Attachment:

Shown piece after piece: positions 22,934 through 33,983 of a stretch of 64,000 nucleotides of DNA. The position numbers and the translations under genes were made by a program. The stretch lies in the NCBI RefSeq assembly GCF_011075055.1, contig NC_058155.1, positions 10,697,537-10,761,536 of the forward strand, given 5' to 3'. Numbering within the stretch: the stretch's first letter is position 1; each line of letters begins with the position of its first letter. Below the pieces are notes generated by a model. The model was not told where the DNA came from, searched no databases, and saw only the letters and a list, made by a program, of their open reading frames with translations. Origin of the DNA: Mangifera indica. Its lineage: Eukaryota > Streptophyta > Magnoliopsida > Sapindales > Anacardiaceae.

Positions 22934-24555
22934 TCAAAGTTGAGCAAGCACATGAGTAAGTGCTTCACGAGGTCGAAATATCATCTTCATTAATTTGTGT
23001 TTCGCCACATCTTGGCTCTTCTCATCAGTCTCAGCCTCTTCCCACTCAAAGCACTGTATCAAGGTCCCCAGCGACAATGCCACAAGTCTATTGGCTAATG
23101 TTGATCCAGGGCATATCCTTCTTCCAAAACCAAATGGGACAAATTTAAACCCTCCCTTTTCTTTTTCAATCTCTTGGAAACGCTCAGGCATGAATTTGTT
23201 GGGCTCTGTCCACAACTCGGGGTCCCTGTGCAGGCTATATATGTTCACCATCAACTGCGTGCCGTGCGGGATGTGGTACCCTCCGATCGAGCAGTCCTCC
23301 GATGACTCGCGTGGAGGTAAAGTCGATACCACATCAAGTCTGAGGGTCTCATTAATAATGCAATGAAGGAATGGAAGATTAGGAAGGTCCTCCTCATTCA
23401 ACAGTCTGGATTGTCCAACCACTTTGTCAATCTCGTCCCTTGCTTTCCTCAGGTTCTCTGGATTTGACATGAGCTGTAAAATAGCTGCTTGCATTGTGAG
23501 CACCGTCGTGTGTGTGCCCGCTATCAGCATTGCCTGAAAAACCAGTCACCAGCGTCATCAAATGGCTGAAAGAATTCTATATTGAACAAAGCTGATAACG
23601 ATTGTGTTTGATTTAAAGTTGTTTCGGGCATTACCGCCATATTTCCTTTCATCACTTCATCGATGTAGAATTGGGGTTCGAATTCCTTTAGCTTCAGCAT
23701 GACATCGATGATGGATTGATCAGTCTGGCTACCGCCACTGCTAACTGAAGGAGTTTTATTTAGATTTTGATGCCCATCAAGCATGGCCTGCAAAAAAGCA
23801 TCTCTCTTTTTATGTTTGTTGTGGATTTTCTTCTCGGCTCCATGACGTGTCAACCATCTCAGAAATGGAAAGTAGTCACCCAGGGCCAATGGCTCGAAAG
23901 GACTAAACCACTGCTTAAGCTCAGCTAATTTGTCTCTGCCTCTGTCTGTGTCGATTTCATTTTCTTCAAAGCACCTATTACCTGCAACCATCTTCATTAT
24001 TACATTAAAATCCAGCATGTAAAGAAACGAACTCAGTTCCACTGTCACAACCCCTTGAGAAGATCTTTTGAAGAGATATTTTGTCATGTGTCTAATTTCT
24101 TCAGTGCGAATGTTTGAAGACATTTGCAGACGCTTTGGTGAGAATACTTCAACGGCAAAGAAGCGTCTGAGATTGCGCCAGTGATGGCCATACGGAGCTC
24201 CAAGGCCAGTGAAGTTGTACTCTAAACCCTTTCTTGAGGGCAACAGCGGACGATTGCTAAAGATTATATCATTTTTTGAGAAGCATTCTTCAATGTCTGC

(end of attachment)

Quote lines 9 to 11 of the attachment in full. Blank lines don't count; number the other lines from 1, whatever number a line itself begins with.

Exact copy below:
23501 CACCGTCGTGTGTGTGCCCGCTATCAGCATTGCCTGAAAAACCAGTCACCAGCGTCATCAAATGGCTGAAAGAATTCTATATTGAACAAAGCTGATAACG
23601 ATTGTGTTTGATTTAAAGTTGTTTCGGGCATTACCGCCATATTTCCTTTCATCACTTCATCGATGTAGAATTGGGGTTCGAATTCCTTTAGCTTCAGCAT
23701 GACATCGATGATGGATTGATCAGTCTGGCTACCGCCACTGCTAACTGAAGGAGTTTTATTTAGATTTTGATGCCCATCAAGCATGGCCTGCAAAAAAGCA